In the Access Corrections app, family members can find an inmate’s account by searching the state, county jail, and inmate’s name. You can then deposit a dollar amount into the system and it will go straight to your account.

In addition to the new deposit system, family and friends will soon be able to visit their loved ones safely and virtually. From August 10th, visitors can enter the normal visitor area and use the new video telephony system.

Sheriff Thoroughman says this will reduce inmate relocation and ensure a safe environment for all.

Scioto County’s residents say they believe this will be a great addition, especially for the inmates’ families.

Everyone in there is someone’s brother, sister, daughter, or son, so they still deserve those basic human rights. They should have contact with their families and relatives.

Lora Simpson, Scioto County resident

The visiting times for the video conference are the same as the normal opening times. Further information on the deposit system. click here.

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For local and breaking news, weather alerts, videos and more, download the FREE WOWK 13 News app from the. down Apple App Store or the Google Play Store.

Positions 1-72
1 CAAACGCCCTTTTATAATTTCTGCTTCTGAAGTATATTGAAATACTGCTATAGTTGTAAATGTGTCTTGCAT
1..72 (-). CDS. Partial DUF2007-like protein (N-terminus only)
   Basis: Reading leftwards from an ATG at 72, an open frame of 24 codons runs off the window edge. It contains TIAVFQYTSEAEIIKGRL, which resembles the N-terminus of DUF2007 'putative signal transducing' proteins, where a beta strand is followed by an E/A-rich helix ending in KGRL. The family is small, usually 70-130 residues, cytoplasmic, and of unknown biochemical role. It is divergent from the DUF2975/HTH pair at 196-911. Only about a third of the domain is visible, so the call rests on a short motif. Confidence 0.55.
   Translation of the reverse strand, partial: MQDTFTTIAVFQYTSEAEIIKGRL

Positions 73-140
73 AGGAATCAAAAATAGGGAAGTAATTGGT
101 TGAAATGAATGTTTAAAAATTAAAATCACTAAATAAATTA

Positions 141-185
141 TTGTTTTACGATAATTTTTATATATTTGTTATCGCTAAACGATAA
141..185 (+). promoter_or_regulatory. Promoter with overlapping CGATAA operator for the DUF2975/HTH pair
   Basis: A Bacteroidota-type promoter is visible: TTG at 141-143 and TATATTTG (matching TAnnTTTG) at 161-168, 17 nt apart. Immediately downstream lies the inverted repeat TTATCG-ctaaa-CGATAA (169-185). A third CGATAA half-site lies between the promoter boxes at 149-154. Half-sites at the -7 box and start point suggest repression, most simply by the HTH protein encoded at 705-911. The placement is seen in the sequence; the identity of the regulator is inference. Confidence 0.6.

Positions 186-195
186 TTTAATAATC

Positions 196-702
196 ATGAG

Will COVID Trigger Social Safety To Run Out Of Cash Quicker?

Does COVID threaten your social security benefits?

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Social security is a program that you can pay into your entire working life. The prospect that this valuable source of income for retirement will no longer exist after leaving the job market is alarming to many Americans. As it stands now, it is not a question of “whether social security will run out of money”, but when. As the end of the COVID economy begins, you might be wondering if the coronavirus will accelerate the decline of social security?